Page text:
Farming expert reveals differences between UK and Australia
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Ms Truss is in continued talks over a post-Brexit Free Trade Agreement (FTA) with Australia and is hoping to strike a deal within the next two weeks. Both countries have agreed on the vast majority of issues for a deal, which official estimates say could add £500million to British economic output over the long term, but reports have suggested this could include a period of up to 15 years with zero tariffs and zero quotas. The proposal has faced a huge backlash from British farmers, who have warned they face being undercut by a wave of meat imports from Australia that could flood the market under an FTA.
But a new poll has found 65 percent of respondents support the much-criticised FTA with the Southern Hemisphere powerhouse, and also topped a list of countries with which people believe Britain should increase trade.
The C|T Group survey of 1,500 British adults and 1,500 Australians for the Adam Smith Institute think tank found two-thirds (66 percent) are in favour of more trade with Australia versus just under half (48 percent) preferring more trade with the US.
Some seven in ten respondents agreed with the statement that “Free trade is generally a good thing, and benefits all sides.”
Overall, just under two-thirds (64 percent) of UK respondents believe British farmers should compete on a level playing field with foreign imports of the same standards.
Over half said consumers said UK consumers should not be hit with a restriction on Australian farming goods produced at a lower price.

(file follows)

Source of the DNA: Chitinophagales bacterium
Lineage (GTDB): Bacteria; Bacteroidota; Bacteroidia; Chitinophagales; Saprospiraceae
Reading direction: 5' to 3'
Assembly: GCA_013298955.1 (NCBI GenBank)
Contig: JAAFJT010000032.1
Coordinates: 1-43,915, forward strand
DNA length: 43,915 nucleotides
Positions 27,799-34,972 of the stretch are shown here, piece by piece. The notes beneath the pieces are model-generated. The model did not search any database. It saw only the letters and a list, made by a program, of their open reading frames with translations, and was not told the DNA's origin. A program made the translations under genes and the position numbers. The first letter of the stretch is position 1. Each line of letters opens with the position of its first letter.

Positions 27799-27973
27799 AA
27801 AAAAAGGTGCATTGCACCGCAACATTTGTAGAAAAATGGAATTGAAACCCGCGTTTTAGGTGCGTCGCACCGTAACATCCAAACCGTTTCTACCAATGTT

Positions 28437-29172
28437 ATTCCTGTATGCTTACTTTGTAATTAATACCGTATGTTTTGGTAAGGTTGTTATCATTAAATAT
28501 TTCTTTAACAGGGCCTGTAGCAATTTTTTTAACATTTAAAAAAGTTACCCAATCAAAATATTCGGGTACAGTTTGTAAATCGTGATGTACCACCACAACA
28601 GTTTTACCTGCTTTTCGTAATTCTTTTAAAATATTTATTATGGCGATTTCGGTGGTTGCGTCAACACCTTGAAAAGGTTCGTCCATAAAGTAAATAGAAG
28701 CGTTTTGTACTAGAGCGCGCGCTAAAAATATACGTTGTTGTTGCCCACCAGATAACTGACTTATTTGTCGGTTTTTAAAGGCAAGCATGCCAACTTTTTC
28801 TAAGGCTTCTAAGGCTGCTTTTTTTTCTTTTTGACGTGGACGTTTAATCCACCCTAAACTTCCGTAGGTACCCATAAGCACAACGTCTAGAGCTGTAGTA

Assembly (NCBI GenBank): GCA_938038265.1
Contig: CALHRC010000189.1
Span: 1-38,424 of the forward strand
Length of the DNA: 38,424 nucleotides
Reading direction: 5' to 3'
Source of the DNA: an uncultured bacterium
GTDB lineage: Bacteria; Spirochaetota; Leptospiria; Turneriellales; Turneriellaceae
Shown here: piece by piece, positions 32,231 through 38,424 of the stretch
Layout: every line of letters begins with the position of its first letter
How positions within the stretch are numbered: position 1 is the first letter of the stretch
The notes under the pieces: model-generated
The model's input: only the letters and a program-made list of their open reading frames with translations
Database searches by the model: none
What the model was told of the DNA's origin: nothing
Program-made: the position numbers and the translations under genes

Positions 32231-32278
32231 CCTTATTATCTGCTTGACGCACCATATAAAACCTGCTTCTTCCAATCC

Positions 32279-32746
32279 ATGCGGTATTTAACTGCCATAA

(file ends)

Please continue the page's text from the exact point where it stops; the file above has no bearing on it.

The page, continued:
Two-thirds (66 percent) of the total respondents believe Australian food safety and animal welfare is of a high standard, compared to just six percent who disagreed.
Just over six in ten (63 percent) were in favour of an FTA with Australia even if it would mean reduced profits for British farmers and some even going out of business.
More than half (52 percent) said they would choose Australian beef as an alternative to that from Britain, with just 24 percent siding with EU beef.
Dr Michael Turner, a fellow at the Adam Smith Institute, said: “Brits clearly believe in the core benefits of free trade, but also the ability of British farmers and businesses to seize the opportunity that a UK-Australia trade deal will provide.
“Brits back British farmers to compete and grow their businesses, and a majority say they feel British goods will be in high demand down under.
“From Tim Tams to Cornish pasties, Aussie beef to British cheese, the results show consumers in both countries have a healthy and reciprocal appetite to consume goods made in each other’s countries.
“Contrary to the popular narrative of the inward-looking and protectionist Brexit voter, this research shows that the overwhelming majority of those who voted to Leave the EU in 2016, are in fact supportive of a more outwardly-focused and freely trading Britain post-Brexit.
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“Not only are Leavers more likely than Remainers to understand the benefits of free trade, but they are also less likely than Remainers to want industries protected from competition through tariff hikes.”
A Department of International Trade source said: “This is precisely why we left the EU – to strike out beyond Europe and deepen ties with nations like Australia who share our values and commitment to high standards in areas like food and animal welfare.
“The public are right to have faith in a deal. It will boost exports from whisky to services, supporting jobs here at home, and mean more choice on our supermarket shelves.
“A deal will help lock in our divergence from the EU and pivot Britain towards faster-growing markets in Asia Pacific.”
Last week, Britain and Australia held another round of talks as both countries look to press ahead with an agreement on a lucrative FTA.
British High Commissioner to Australia Vicki Treadell said the UK’s International Trade Secretary Liz Truss and her Australian counterpart Dan Tehan held talks late on Thursday.
She said: “We are working hard to have an agreement in principle at the bilateral between Prime Ministers Johnson and Morrison on June 15.
“Last night secretary state Liz Truss had another session with Trade Minister Tehan and respective chief negotiators.”
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